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Ethiopian Artisans: An E-market for Made in Ethiopia Artisanal Products

In recent years, Africa’s strong economic growth and business opportunities together with the prevailing “Africa rising” narrative, has attracted many multinational companies and foreign investors. This trend includes a vast number of African Diaspora returnees, encouraged by African leaders who regularly call on them to ”come home”. The migration is not only justified on the basis of economics but a patriotic move as well. Many of the returnees are using the skills and experiences they attained aboard to be part of and identify with Africa’s progress –contribute towards building and leading in their home country.

Africa’s economic growth contribution has many faces. Some are the stories of entrepreneurs with fresh ideas.

Makeda Mekonnen and Adiam Asfaha are first generation Ethiopian-Americans who moved back to Ethiopia –a country they consider their native soil –a year and a half ago. Moving to Ethiopia is not new to either of them; incidentally, they previously, on separate occasions for different reasons, had both moved back and had stayed for a few years. On their most recent journey back, their paths crossed leading toward favorable beginnings.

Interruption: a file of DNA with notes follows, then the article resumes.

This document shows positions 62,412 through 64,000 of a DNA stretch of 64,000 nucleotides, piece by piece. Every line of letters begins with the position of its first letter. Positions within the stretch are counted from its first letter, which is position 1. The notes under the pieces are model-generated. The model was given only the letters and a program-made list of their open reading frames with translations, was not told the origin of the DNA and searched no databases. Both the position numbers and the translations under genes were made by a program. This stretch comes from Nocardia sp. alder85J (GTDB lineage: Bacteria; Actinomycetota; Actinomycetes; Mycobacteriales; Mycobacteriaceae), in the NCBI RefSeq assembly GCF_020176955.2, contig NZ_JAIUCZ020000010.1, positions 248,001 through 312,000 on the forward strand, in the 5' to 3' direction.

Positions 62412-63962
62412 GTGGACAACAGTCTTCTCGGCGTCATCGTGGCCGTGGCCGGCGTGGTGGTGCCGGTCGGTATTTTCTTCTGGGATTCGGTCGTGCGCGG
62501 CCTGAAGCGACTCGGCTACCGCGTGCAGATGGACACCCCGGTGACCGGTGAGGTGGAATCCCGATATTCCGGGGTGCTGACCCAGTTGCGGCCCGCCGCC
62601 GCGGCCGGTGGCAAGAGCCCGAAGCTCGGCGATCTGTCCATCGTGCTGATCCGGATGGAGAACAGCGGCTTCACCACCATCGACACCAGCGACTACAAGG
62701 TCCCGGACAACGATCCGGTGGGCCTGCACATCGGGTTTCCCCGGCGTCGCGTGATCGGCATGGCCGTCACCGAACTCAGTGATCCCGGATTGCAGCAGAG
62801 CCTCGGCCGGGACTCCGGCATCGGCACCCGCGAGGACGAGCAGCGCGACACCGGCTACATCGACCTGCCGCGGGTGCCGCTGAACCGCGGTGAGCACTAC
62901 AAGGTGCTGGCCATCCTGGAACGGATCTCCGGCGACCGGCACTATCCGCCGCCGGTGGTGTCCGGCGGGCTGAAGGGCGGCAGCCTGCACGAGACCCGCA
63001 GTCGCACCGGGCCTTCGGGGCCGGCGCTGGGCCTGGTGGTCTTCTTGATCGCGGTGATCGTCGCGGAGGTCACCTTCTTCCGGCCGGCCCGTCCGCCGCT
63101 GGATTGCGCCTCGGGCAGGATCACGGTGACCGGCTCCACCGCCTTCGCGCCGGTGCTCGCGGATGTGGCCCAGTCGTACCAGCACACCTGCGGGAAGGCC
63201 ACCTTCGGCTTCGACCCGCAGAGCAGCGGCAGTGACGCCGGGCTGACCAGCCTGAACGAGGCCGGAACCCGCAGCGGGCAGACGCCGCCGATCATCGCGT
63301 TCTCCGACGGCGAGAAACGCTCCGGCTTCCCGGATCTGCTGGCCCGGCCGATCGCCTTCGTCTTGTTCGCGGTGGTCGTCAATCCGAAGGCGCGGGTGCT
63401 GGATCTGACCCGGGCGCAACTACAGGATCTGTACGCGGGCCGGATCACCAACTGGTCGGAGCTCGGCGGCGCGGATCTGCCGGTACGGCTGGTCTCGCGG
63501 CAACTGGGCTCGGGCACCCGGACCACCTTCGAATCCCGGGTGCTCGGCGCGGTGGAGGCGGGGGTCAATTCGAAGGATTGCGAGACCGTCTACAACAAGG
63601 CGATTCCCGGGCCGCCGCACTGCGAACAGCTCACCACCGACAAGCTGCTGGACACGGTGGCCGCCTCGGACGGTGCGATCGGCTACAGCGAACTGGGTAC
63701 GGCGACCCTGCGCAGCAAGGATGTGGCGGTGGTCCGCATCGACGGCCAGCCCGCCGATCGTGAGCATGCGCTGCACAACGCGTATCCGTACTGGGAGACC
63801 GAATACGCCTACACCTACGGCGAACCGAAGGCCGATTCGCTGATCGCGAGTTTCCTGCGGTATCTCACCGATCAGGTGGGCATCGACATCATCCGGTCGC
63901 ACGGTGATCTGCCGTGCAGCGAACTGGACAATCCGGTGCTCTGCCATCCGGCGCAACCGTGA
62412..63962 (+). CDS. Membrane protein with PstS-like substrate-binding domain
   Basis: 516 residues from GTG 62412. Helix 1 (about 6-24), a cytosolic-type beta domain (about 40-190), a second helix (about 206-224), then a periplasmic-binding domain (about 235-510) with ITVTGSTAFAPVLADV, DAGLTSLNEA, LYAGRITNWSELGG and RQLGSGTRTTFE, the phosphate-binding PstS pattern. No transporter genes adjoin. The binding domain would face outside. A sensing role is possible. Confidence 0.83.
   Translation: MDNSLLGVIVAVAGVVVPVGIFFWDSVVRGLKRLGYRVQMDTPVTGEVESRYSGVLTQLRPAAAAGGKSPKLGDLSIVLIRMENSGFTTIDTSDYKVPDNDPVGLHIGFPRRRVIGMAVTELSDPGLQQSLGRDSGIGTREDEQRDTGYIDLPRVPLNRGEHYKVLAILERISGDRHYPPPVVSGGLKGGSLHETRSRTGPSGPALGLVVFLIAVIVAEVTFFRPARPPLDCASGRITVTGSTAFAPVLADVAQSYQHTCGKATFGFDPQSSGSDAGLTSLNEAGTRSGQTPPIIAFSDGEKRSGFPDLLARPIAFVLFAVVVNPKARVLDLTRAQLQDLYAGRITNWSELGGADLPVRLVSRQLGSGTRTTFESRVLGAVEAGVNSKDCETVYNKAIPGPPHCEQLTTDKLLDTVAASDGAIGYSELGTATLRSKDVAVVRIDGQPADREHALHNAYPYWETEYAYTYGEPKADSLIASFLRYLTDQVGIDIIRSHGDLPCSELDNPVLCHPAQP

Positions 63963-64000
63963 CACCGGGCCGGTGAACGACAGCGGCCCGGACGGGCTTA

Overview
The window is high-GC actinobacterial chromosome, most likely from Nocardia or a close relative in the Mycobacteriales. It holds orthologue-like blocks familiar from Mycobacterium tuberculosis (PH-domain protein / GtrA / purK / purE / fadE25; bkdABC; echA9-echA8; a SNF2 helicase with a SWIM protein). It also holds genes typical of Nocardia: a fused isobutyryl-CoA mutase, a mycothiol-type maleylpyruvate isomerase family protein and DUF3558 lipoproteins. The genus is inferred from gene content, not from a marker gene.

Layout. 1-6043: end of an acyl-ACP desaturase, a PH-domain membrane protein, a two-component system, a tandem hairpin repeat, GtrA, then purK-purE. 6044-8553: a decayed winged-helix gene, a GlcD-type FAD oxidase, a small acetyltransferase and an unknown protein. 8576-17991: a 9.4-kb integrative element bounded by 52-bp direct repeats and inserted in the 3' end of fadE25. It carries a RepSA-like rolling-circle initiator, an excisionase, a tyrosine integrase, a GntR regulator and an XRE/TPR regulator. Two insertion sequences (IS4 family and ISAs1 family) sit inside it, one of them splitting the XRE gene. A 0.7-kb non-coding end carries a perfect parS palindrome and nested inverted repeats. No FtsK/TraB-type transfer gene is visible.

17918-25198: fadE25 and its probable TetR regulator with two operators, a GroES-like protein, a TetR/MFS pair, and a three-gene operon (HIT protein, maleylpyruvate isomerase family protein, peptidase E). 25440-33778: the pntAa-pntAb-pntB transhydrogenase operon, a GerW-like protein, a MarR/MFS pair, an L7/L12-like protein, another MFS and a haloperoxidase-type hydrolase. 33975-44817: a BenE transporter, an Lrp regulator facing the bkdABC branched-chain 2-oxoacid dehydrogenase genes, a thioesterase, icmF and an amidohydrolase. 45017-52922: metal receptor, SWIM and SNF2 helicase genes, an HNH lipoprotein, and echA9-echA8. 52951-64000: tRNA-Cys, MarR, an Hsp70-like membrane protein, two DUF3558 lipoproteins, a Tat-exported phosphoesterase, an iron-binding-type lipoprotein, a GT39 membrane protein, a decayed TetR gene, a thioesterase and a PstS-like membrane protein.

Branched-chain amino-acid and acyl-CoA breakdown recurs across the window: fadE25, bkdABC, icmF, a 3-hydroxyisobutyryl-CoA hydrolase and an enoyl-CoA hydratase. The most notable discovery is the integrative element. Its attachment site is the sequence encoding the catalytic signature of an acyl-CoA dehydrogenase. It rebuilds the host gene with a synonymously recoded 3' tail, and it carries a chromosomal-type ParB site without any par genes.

Though Makeda claims it was sheer coincidence, evidently the crossing became the keystone to developing an idea, and perhaps, evoking their passion hidden under a different kind of métier. It seems, they found a good fit in each other, a mixture of talent to start a joint enterprise.

The thought was planted: develop small companies; consult companies on brand development and create an identity for them; give small companies and startups an opportunity, a platform for their finished products; create market linkages and trade. Founded on the principle of enterprising solutions, their objective is to grow the private sector while offering the finest “Made in Ethiopia” artisanal products –foster the artisanal community.

And after further developing the concept, that day came on July 2, 2015 when they launched Ethiopian Artisans an e-market for Ethiopian made artisanal products. It was launched in partnership with Avant-garde Ventures, a for profit enterprise that seeks to act as a market catalyst for trade.

Sitting in a studio like living room in Adiam’s home, as we discuss Ethiopian Artisans, Ethiopian made luxury goods, specialty coffee, Ethiopian art, glassware and the leather industry, Adiam speaks on the motivation behind their venture: “I was initially interested in getting into trade but I realized that a lot of people here in Ethiopia were sending a lot of raw materials (grains, raw coffee, etc), finished products were not necessarily being exported. So we thought the easiest and a good starting point would be to market finished luxury goods –specifically artisanal products. Especially since there are lots of talented people here who can make unique things, we thought that it would be a good start to market Ethiopian artisanal products.” As Adiam closes in on his thoughts, Makeda chips in to further explain. “We would like to offer products that identify Ethiopia with its rich culture, history and art; that is, explore the finest of what Ethiopia has to offer. We hope in return it will situate Ethiopia in a category it has not been placed before: a market place for luxury goods.”